Commissioner Barbara Jordan cast the one dissenting vote on the Transit Alliance’s findings. She felt the districts she represents, including Miami Gardens, weren’t going to benefit from this. She said people in her community will have to sacrifice while other areas, particularly on the county’s east side, get a better bus system.
She said that the proposed new network prioritizes ridership over coverage. People who actually need transportation the most are not being taken into account because they reside in low-traffic areas.
“This hurts my community,” said Jordan. “By giving them longer wait times and further bus routes”
Holmes explained that before the Transit Alliance embarked on this campaign, its members understood that every time the county bus system experienced low ridership, the first move was to cut the budget. This, in turn, led to decreases in service and even lower ridership. Then the cycle continued.
So the alliance’s leaders knew that any new project would have to be practical and not scare those in the public who were wary of anything with a high price tag.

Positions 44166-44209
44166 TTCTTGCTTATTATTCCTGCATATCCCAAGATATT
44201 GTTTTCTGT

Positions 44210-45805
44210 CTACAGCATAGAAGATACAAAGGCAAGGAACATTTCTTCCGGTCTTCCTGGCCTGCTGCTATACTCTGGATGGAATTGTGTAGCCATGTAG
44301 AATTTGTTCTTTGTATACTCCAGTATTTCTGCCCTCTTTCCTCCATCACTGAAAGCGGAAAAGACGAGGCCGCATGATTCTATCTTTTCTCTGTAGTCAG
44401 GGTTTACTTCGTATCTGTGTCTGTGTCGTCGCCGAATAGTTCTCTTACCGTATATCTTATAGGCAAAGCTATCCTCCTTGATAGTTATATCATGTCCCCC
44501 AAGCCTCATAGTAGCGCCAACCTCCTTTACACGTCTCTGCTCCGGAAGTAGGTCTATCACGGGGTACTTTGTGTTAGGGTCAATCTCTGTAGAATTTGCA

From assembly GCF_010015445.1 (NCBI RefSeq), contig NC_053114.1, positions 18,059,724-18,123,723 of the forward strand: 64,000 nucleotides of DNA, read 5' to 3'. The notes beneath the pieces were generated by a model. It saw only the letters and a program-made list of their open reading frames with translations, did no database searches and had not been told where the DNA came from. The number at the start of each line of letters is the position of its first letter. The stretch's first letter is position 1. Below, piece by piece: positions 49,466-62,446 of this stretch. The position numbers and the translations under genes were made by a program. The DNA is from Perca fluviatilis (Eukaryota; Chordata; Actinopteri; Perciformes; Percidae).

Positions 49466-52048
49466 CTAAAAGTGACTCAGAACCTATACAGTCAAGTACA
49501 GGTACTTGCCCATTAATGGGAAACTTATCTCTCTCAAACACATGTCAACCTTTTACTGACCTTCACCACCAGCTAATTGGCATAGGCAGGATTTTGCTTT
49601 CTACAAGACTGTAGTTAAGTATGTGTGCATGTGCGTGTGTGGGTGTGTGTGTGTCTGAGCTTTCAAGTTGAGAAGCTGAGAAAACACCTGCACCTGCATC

“This is a good way to ease the public into being more open to investing more money and resources into public transportation,” said Holmes. “By showing them that we can make changes right now with what we already have.”
The analysis considered whether buses are meandering through the city with random stops rather than making use of the grid layout. It measured service hours in areas with dense ridership to see if they should start earlier and/or run later into the night. It also checked frequency. This information was then processed and turned into a plan for updating the bus system. Holmes feels that this is a more cost-effective alternative than building more highways or expanding roadways.